Ownership has always been a sign of success, while renting evokes images of Wal-Mart, U-Haul and the power tool department at Home Depot. But images can be deceiving, as private jets, yachts, villas and exotic cars are rented by the very rich every day.
Now add watches and jewelry to the high-end rental category.
Two recent launches illustrate the emerging trend of luxury item rentals among the rich.
Marquis Jet helped transformed the way private jets are sold after it was created in 2001. It expanded the fractional ownership concept by buying time shares from NetJets and reselling them as 25-hour jet cards that allowed consumers to purchase time on the NetJets fleet without buying a single piece of metal. Randy Brandoff was part of the launch team at Marquis Jet, eventually becoming chief marketing officer at NetJets after the Berkshire Hathaway acquired Marquis Jet in 2010.
Kings Jewelers has been a jewelry and watch retailer since 1912. Fourth-generation owner/operator David King says his company has always managed to stay ahead of the curve. With locations in South Florida and Nashville, the company serves a global clientele of high-net-worth and ultra-high-net-worth consumers, selling to them super luxe brands such as Breguet, Cartier, Chanel, Chopard and Harry Winston.
WIth their histories, perhaps it’s not a coincidence that Brandoff and King are each launching club-style rental programs in the watch and jewelry category.
“The concept of high-end rentals has affluent consumers of luxury goods adapting to a fresh and intelligent approach to affordable and accessible luxury,” King says. “This new mentality is a direct response to the demand from the savvy and conscious consumer.” His new company is called Hautevault.com.
Brandoff launched Eleven James, a watch membership program “offering access to curated collections encompassing the latest, most popular, and vintage watch styles.”
Both ventures provide concierges to assist their members in making their picks. In the case of Eleven James, members can wear timepieces for two-month periods and get access to different collections either three or six times a year.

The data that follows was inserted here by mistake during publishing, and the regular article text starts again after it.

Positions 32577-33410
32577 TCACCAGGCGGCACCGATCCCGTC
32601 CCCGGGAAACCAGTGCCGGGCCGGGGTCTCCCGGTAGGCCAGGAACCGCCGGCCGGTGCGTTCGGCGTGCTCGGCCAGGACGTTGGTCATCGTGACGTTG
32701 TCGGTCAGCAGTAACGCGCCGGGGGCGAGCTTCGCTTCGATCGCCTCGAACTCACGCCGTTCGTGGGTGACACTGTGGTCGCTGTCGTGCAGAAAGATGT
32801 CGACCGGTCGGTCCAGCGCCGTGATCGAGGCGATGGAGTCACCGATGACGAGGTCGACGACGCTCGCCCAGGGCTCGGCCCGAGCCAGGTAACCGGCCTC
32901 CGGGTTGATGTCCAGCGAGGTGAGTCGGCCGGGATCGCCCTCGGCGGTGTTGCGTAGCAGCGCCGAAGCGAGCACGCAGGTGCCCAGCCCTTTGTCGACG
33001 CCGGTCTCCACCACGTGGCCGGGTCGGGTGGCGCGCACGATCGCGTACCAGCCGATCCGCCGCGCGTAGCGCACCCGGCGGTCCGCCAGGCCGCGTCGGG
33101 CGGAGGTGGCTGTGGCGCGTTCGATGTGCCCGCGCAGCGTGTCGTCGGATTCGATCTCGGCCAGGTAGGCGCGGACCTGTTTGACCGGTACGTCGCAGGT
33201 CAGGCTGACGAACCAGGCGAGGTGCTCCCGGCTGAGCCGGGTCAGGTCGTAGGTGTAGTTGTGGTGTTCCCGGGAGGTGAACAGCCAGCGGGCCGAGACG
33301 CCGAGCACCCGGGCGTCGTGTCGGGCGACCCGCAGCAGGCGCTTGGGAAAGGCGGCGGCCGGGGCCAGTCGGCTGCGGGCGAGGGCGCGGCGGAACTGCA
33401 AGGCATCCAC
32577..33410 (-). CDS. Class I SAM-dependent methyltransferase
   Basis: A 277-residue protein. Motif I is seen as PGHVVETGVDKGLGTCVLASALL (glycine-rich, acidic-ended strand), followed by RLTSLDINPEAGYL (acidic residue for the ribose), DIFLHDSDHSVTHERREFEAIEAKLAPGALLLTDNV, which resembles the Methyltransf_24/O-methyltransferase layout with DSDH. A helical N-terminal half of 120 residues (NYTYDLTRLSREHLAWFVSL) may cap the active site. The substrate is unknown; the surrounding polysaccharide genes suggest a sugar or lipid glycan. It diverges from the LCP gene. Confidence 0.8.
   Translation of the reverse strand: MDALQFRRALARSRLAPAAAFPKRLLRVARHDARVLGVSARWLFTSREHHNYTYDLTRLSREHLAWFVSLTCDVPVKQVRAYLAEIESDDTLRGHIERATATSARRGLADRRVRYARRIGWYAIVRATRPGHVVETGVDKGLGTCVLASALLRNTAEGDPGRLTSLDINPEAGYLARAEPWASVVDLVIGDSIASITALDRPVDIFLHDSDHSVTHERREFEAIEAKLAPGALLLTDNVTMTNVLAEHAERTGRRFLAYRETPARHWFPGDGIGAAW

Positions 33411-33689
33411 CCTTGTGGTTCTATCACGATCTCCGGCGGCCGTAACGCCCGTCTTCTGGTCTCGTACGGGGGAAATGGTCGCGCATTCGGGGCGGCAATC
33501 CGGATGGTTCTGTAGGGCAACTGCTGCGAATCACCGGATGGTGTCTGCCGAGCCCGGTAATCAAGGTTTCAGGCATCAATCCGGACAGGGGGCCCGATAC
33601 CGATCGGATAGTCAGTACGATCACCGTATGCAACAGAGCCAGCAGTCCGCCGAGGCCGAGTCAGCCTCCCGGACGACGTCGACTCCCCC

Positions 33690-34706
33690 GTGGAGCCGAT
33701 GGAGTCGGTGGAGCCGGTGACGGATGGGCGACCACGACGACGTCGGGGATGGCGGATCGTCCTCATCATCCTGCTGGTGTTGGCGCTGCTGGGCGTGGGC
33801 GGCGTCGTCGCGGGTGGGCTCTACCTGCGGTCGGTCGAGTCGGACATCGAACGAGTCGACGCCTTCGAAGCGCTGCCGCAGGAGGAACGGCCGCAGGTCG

King calls Hautevault.com “the luxury of jewelry and watch rentals.” There are four membership levels allowing rentals of items retailing for between $5,000 and $100,000. If you have a fancy event and you need a show stopper you haven’t worn before, a diamond and pearl necklace that sells for $98,500 can be rented for $2,450 a week. If you want to buy, rental fees are applied to the purchase.
King says sites such as Bag Borrow or Steal and Rent the Runway demonstrate how the luxury rental market has expanded beyond jets and villas.
Douglas Gollan, editor-in-chief of Elite Traveler, a magazine distributed globally aboard private jets, says, “Marquis Jet was one of the first companies that made private jet travel a lifestyle choice. Do you get home in time for your kid’s soccer game? Why can’t the family dog come to the house in Aspen? Both these concepts recognize while sometimes buying watches and jewelry like real estate is an investment, other times, like renting a house in the Hamptons, it is a lifestyle decision where one doesn’t want to have to think about future valuations.”
Brandoff and King think there is plenty of room in the luxury rental market. King says it’s in its “infancy.”